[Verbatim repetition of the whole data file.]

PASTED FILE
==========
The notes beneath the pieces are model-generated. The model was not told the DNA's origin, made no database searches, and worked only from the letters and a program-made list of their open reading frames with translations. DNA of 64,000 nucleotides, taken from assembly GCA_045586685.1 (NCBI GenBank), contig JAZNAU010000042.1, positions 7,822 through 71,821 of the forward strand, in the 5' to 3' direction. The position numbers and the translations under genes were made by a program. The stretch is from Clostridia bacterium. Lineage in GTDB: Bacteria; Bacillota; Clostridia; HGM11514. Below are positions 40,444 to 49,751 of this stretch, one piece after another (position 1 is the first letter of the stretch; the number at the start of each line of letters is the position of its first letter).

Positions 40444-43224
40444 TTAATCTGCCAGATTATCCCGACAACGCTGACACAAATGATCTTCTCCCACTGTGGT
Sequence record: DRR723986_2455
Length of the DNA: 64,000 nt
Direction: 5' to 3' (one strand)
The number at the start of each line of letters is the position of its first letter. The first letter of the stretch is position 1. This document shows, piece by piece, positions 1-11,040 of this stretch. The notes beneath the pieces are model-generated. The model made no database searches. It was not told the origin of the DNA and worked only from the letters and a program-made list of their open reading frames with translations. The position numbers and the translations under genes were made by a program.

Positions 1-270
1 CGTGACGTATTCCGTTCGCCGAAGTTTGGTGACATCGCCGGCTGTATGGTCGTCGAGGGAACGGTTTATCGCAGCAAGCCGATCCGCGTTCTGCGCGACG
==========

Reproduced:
The notes beneath the pieces are model-generated. The model was not told the DNA's origin, made no database searches, and worked only from the letters and a program-made list of their open reading frames with translations. DNA of 64,000 nucleotides, taken from assembly GCA_045586685.1 (NCBI GenBank), contig JAZNAU010000042.1, positions 7,822 through 71,821 of the forward strand, in the 5' to 3' direction. The position numbers and the translations under genes were made by a program. The stretch is from Clostridia bacterium. Lineage in GTDB: Bacteria; Bacillota; Clostridia; HGM11514. Below are positions 40,444 to 49,751 of this stretch, one piece after another (position 1 is the first letter of the stretch; the number at the start of each line of letters is the position of its first letter).

Positions 40444-43224
40444 TTAATCTGCCAGATTATCCCGACAACGCTGACACAAATGATCTTCTCCCACTGTGGT
Sequence record: DRR723986_2455
Length of the DNA: 64,000 nt
Direction: 5' to 3' (one strand)
The number at the start of each line of letters is the position of its first letter. The first letter of the stretch is position 1. This document shows, piece by piece, positions 1-11,040 of this stretch. The notes beneath the pieces are model-generated. The model made no database searches. It was not told the origin of the DNA and worked only from the letters and a program-made list of their open reading frames with translations. The position numbers and the translations under genes were made by a program.

Positions 1-270
1 CGTGACGTATTCCGTTCGCCGAAGTTTGGTGACATCGCCGGCTGTATGGTCGTCGAGGGAACGGTTTATCGCAGCAAGCCGATCCGCGTTCTGCGCGACG